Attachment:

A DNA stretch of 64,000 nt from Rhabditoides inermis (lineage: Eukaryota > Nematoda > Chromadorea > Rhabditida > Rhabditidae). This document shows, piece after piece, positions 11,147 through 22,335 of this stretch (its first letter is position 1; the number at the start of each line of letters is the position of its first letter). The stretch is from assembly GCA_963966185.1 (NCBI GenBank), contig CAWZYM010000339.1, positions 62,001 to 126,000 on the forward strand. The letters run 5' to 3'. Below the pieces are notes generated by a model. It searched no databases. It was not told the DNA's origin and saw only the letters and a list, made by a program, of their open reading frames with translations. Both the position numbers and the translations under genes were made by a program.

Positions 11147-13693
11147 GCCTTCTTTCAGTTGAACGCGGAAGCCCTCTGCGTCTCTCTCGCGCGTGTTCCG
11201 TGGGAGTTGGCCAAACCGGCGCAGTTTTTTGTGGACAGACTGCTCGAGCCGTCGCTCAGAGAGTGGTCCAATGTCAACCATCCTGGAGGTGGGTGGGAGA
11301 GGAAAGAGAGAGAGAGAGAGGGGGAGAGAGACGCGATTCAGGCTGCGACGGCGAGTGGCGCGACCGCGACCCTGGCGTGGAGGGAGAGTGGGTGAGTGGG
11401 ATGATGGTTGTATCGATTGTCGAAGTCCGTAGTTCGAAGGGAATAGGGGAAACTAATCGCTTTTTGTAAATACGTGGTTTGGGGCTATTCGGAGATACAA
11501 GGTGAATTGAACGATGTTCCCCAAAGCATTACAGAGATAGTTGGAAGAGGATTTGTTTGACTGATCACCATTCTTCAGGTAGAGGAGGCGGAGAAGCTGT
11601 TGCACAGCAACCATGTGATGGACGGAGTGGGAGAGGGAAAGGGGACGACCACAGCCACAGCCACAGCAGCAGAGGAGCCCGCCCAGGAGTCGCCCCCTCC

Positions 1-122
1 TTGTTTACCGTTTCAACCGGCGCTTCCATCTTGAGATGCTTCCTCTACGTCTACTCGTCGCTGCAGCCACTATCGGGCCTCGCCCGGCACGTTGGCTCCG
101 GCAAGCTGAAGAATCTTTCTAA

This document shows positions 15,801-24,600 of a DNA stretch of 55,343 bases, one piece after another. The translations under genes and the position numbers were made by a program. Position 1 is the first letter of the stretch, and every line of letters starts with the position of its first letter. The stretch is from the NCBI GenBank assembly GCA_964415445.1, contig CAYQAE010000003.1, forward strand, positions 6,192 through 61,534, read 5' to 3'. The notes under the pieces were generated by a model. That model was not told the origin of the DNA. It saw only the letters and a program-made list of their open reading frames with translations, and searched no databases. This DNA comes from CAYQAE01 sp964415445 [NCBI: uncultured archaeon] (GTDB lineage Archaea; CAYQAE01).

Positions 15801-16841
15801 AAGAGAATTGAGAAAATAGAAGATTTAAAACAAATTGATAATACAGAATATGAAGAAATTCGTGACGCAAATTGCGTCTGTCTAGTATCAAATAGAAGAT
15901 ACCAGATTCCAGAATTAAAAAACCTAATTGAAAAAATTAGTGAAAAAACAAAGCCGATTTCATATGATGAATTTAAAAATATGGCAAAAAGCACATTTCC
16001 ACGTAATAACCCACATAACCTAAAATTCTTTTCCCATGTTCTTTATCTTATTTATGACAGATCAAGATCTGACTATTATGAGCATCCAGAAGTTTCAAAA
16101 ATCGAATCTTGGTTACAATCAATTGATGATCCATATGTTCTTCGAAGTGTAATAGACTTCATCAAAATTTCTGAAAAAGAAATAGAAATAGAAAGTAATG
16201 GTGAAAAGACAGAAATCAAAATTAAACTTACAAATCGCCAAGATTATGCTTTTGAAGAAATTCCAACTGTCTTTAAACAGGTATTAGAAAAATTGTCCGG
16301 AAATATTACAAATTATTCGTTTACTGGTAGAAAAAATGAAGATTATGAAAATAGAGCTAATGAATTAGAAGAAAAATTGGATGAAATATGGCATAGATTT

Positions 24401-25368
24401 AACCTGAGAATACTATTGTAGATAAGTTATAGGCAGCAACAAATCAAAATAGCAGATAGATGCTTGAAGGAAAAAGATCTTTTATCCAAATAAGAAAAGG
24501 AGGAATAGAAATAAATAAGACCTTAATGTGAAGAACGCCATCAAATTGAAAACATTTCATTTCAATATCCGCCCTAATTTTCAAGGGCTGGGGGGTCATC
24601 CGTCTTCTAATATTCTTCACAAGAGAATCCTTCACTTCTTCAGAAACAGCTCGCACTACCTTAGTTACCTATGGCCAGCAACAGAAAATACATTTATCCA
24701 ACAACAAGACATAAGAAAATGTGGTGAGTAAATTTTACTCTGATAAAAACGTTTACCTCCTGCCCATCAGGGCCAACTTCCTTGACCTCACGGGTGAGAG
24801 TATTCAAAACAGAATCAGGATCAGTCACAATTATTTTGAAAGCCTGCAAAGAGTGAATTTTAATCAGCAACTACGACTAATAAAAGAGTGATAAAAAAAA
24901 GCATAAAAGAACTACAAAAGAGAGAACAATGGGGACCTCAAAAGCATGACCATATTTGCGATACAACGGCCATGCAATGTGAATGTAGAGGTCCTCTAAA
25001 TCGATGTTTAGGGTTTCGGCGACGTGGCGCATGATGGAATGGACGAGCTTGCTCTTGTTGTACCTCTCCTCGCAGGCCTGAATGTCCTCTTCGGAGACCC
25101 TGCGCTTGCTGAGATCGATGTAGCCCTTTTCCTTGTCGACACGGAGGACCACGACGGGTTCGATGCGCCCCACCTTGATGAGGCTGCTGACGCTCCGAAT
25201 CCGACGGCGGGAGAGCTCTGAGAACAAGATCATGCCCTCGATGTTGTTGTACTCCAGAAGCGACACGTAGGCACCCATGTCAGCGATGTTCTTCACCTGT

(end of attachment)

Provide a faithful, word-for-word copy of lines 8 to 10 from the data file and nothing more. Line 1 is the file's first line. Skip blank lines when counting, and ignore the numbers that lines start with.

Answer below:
11601 TGCACAGCAACCATGTGATGGACGGAGTGGGAGAGGGAAAGGGGACGACCACAGCCACAGCCACAGCAGCAGAGGAGCCCGCCCAGGAGTCGCCCCCTCC

Positions 1-122
1 TTGTTTACCGTTTCAACCGGCGCTTCCATCTTGAGATGCTTCCTCTACGTCTACTCGTCGCTGCAGCCACTATCGGGCCTCGCCCGGCACGTTGGCTCCG